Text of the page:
By Lorraine Cavener
Twin Falls Times-News
HANSEN – The crew from Twin Falls Crane Services was
a bit nervous Thursday (Feb. 5).
Levi Thorp, Nathan Christensen and Dustin Brower had been
involved in this type of work a number of times before, but
it wasn't every day that they were lowered in a metal basket
quite this far – 370 feet to the bottom of the Snake
In low-30-degree temperatures, they sipped ice-cold cola
just before making the descent – lowered by Jim Thorp,
owner of the crane services company and operator of the 80-ton
crane. Their task was to begin cleaning up the wreckage from
a tractor-trailer that plunged into the canyon at the Hansen
Bridge Jan 30.
The body of Oregon trucker Robert Allen MacDougall, 37,
owner of Portland-based MacDougall Trucking, was recovered
the day of the wreck. Officials have been investigating whether
he was the victim of a freak weather system that enveloped
Magic Valley for a brief period Jan. 30, when wind gusts might
have reached 60 mph. Twin Falls County Sheriff's Department
spokeswoman Nancy Howell said she had no information about
the investigation Thursday afternoon.
The Twin Falls Crane Services crew hauled about 200 yards
of crushed rock to the edge of the canyon to build the pad
the crane was sitting on Thursday, Jim Thorp said. The crushed
rock was laid over the top of the south approach to the old
suspension bridge, which was built in 1918 and was used until
the current Hansen Bridge was built.
Supports for the crane were dug down into the pavement of
the old road that crossed the suspension bridge.
Diesel from the truck's fuel tank has to be mopped up before
the truck can be pulled out of the canyon, said Twin Falls
County Sheriff's Deputy Mark Burgess, who was on hand to keep
traffic flowing across the bridge while the crew worked.
"Undoubtedly there will be more drippage as they bring
the truck up," Burgess said. "But it is not enough
to be a serious environmental concern."
The Environmental Protection Agency declared the scene a
"level one," which means a mop-up operation should
be done at the time the truck is pulled up, Burgess said.
Burgess said he planned to inspect the wreckage when it
comes to the top.
Any records in the truck that give clues about the trucker's
destination, where he was from or other information could
be used to complete the investigation, Burgess said.
Burgess was down in the canyon when the body was recovered.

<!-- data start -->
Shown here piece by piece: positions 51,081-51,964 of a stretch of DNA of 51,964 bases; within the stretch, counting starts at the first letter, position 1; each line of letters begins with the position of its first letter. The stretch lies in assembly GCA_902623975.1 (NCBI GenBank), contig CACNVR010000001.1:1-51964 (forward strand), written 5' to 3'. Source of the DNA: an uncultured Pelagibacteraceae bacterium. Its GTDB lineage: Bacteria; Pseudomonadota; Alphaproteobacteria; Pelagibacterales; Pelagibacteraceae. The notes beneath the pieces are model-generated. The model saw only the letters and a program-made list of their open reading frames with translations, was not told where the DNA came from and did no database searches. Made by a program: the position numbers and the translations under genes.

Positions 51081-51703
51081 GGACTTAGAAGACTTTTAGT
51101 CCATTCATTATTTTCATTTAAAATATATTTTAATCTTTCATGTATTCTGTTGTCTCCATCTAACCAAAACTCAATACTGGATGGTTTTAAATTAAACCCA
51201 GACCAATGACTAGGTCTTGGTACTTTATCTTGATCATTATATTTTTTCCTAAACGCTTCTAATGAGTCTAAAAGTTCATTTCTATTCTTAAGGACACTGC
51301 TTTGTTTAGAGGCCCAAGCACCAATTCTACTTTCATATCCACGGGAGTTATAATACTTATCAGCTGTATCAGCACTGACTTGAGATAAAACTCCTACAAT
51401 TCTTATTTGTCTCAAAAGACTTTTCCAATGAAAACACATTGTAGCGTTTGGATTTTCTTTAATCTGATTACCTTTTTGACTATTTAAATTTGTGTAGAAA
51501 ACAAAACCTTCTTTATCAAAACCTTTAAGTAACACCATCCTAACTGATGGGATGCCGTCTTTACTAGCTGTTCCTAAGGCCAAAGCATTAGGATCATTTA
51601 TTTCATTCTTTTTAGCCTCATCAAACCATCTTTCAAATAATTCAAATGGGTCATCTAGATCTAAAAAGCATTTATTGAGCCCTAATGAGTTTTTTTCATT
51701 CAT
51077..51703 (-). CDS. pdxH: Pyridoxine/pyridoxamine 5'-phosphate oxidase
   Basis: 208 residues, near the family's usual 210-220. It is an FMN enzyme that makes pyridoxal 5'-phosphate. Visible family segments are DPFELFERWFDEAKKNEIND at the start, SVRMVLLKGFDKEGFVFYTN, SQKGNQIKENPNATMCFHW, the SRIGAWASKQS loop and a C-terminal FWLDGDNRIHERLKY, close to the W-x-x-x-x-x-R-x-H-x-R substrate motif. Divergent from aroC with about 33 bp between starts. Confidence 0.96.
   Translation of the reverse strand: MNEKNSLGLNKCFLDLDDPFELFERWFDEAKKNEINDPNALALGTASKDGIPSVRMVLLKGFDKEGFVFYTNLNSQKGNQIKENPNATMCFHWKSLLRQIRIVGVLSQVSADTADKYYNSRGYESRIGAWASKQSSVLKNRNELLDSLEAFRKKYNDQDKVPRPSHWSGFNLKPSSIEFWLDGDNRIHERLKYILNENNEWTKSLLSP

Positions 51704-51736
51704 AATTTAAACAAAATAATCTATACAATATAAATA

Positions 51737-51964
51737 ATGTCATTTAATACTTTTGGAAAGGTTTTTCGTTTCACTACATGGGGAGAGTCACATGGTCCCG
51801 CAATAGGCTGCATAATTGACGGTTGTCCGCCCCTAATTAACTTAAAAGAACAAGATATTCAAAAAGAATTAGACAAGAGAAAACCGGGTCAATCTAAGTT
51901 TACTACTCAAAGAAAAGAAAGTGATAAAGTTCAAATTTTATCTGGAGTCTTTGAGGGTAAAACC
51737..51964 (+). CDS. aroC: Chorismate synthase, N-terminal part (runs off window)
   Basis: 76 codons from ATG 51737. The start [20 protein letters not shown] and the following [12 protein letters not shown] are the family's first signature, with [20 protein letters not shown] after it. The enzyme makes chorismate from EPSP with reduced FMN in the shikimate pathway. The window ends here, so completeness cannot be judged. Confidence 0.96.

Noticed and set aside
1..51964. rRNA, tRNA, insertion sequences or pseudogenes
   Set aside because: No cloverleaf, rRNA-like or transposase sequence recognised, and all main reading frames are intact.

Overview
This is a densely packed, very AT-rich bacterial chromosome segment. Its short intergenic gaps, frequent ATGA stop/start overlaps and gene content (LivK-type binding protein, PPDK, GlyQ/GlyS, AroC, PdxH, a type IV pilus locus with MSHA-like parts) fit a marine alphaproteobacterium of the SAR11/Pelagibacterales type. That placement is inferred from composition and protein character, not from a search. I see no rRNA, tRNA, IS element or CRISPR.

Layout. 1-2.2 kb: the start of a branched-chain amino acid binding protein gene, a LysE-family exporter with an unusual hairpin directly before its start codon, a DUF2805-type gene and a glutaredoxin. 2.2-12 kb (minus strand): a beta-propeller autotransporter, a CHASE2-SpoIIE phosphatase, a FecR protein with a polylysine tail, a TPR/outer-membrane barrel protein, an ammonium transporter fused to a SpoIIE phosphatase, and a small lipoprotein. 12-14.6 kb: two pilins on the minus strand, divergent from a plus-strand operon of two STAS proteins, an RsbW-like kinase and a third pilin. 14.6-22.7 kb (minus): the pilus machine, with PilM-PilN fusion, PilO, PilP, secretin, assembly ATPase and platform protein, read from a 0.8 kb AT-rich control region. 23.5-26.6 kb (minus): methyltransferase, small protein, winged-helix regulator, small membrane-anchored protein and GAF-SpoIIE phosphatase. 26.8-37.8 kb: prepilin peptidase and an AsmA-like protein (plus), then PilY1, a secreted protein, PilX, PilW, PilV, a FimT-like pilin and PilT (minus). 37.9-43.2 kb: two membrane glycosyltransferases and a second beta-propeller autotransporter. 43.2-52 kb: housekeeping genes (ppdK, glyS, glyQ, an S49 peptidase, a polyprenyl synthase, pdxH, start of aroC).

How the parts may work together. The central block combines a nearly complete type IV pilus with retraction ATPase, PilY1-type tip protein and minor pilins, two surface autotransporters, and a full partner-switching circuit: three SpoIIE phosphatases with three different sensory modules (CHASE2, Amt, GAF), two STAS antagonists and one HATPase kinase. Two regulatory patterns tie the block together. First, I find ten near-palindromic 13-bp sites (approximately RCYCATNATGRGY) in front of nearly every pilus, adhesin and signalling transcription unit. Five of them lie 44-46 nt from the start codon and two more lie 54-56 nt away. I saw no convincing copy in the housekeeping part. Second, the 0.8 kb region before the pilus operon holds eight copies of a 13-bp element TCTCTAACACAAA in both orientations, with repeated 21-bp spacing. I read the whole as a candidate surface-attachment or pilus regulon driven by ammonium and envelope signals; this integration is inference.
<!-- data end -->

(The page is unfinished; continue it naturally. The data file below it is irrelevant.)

"It was a pretty horrendous sight at the bottom to
see the wreckage and the victim," he said.
Another crane, this one 100 tons, will be used to lift the
truck from the canyon, Thorp said.
That was expected to take place Friday.
Before lowering the mop-up crew, Thorp lowered the basket
to test for distance and find a spot that was safe to land.
The three men who were lowered in the basket had the task
of placing absorbent pads provided by the EPA along the edges
of the Snake River near the truck. The pads attract the diesel
fuel that spilled from the truck, said Paul Seaman of the
crane services company.
From the bridge, where Seaman could see both the men in
the basket and the crane operator, he communicated by two-way
radio as the group was lowered into the canyon. Once in the
canyon, the group was directed by Seaman where to place the
As the crew worked, personnel from the Idaho Transportation
Department were on hand to oversee operations.
"It's on our property, and we have to make sure we
don't do any more damage than we need to do during the recovery,"
said Devin Rigby, an engineer with the Transportation Department's
regional office in Shoshone. "We need to make sure proper
safety precautions are taken with regard to the traffic."
Rigby said he was confident in Twin Falls Crane Services.
He has seen the company do the same type of work before.
"They pulled a car out of the canyon a couple of years
ago," Rigby said.
"We have done a lot of canyon recovery," Thorp said.
After the more than 12,000-pound tractor and more than 12,000-pound
trailer are recovered, the crane services company will spend
several more days recovering pieces of wreckage, he said.
"There is stuff scattered for half a mile," Thorp
said. "That thing virtually exploded when it hit the
Thorp said he wouldn't know what the total bill for the
job would come to until the crew was finished. But Burgess
said the cost would be a lot less than using a helicopter.
"The cost of a helicopter is phenomenal over a crane,"